Kerala takes mental healthcare to doorstep
The move will help those who need these services but often avoid treatment due to the stigma attached to visiting a psychiatric hospital.Updated: Feb 01, 2008 15:44 IST
Kerala is taking mental health services to the doorsteps of people as those who need them often avoid treatment due to the stigma attached to visiting a psychiatric hospital.
"People flock to health centres for fever or common cold. But for psychiatric treatment they are hesitant to visit a mental health centre, fearing social stigma," says P Krishnakumar, director of the Institute of Mental Health and Neuro Science (Imhans).
Imhans, an autonomous body under the Kerala government, has now decided to take the services to the people by organising community mental health programmes in villages, Krishnakumar said.
Kozhikode-based Imhans has initiated different models of community mental healthcare in the districts of Malappuram, Kozhikode and Wayanad, making treatment available in villages.
The institute organises clinics once a month in community health centres across these districts, providing drugs free of cost.
"In these three districts, through 36 clinics we now treat around 2,000 patients," Krishnakumar told IANS.
In each of the districts, the institute is using different channels to reach patients.
"In Wayanad, Imhans is the implementing agency for the district mental health programme of the central government. In Kozhikode, we are using the support of NGOs and the panchayat to run the programme. In Malappuram the programme is purely a people's initiative and we are giving technical support to it."
Currently, 21 psychiatric clinics are in operation in the hilly district of Wayanad. "A psychiatrist visits patients at each of these clinics, some of them in far flung areas, once every month," said Krishnakumar.
A psychologist, a pharmacist and a psychiatric nurse accompany the psychiatrist. Around 1,000 patients are getting treatment through these clinics in Wayanad.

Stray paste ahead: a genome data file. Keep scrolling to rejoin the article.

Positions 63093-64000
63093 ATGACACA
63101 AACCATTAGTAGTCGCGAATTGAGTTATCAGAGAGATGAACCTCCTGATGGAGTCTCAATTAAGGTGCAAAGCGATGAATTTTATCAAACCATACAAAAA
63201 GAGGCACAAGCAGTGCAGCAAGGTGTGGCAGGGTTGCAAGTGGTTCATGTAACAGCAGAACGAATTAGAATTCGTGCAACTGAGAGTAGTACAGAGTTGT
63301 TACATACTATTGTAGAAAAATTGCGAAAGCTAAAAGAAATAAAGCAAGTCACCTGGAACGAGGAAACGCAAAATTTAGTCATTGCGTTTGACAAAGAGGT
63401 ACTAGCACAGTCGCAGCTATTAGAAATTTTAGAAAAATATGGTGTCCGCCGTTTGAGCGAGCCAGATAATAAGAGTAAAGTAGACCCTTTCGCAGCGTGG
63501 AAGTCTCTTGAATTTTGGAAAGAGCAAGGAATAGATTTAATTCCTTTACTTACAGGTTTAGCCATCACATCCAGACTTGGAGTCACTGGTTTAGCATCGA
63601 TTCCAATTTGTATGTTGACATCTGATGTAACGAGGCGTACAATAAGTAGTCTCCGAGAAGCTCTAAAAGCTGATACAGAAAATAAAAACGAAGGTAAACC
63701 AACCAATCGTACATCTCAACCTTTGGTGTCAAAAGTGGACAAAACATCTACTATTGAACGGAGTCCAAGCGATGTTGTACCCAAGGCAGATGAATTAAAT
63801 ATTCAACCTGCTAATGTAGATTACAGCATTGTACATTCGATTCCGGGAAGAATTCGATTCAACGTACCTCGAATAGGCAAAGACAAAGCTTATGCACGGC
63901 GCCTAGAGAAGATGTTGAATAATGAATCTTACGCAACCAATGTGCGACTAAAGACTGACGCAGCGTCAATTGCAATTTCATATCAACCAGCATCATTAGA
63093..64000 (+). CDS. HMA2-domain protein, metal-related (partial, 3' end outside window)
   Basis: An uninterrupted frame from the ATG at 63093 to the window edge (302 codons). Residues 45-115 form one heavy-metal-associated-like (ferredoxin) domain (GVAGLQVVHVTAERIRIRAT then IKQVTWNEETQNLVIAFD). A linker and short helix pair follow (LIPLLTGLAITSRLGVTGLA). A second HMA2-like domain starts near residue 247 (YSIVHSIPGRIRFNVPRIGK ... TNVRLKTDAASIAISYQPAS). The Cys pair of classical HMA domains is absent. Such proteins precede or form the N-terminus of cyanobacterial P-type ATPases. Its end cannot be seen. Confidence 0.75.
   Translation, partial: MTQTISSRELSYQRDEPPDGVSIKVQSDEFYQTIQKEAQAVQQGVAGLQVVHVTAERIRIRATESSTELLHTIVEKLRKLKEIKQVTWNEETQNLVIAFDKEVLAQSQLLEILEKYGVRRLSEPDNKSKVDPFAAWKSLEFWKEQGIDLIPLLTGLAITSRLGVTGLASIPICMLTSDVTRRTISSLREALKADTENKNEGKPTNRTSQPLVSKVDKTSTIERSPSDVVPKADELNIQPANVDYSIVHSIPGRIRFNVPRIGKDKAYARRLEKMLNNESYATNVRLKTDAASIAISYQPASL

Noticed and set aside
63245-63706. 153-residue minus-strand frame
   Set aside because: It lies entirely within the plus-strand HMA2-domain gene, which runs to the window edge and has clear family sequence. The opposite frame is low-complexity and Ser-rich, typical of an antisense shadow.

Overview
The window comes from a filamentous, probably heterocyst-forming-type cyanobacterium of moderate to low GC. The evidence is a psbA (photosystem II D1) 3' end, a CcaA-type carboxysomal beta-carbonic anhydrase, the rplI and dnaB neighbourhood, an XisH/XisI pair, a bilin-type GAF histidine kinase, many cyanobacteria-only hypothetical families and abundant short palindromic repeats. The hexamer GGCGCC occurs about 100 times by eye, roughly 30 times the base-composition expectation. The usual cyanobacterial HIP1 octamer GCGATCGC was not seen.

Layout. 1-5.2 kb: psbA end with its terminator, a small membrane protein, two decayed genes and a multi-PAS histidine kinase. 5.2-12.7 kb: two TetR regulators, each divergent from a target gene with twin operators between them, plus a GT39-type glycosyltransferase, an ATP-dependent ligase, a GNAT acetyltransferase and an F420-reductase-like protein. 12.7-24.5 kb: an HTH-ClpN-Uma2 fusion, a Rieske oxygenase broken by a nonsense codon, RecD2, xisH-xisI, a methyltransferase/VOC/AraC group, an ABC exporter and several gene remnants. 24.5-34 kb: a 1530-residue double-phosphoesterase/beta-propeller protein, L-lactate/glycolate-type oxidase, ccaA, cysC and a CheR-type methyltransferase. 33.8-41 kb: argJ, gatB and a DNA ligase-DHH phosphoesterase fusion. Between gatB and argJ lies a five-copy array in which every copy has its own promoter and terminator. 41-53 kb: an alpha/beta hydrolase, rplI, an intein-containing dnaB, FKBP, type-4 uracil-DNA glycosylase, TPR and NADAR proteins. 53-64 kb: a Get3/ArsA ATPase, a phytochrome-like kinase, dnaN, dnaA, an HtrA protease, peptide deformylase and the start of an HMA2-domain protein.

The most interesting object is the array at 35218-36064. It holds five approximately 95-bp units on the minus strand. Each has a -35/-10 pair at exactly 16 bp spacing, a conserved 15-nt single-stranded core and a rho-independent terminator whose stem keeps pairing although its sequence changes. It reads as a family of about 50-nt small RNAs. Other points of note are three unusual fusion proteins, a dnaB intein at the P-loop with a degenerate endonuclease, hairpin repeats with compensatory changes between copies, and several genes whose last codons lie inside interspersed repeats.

In Kozhikode district, the institute has community health clinics at Balussery, Perambra and Valayam.
"The panchayats have a provision to allot funds for the care of psychiatric patients. At Balussery, we are providing drugs free of cost to poor patients as the panchayat there is providing funds for it," the Imhans director said.
A voluntary agency, Santwanam, complements the work of the institute at these centres. Santwanam has a rehabilitation centre for cured patients at the health centre in Balussery.
"Now, we have six people undergoing training at the centre. We are training them in bag making," said Damodaran Nair Panoli, the district president of Santwanam.
"The local panchayat supported us in all possible ways. The authorities even provided us room at the government health centre to run the rehab unit," Nair said.
In Malappuram, the community mental health programme is known as the Malappuram Initiative in Community Psychiatry (MICP), which runs 12 clinics.
"This project is run totally on people's initiative. We are giving only technical support to them," Krishnakumar said. The fund for running the programme is mobilised through donations alone. The clinics now treat around 500 patients, he added.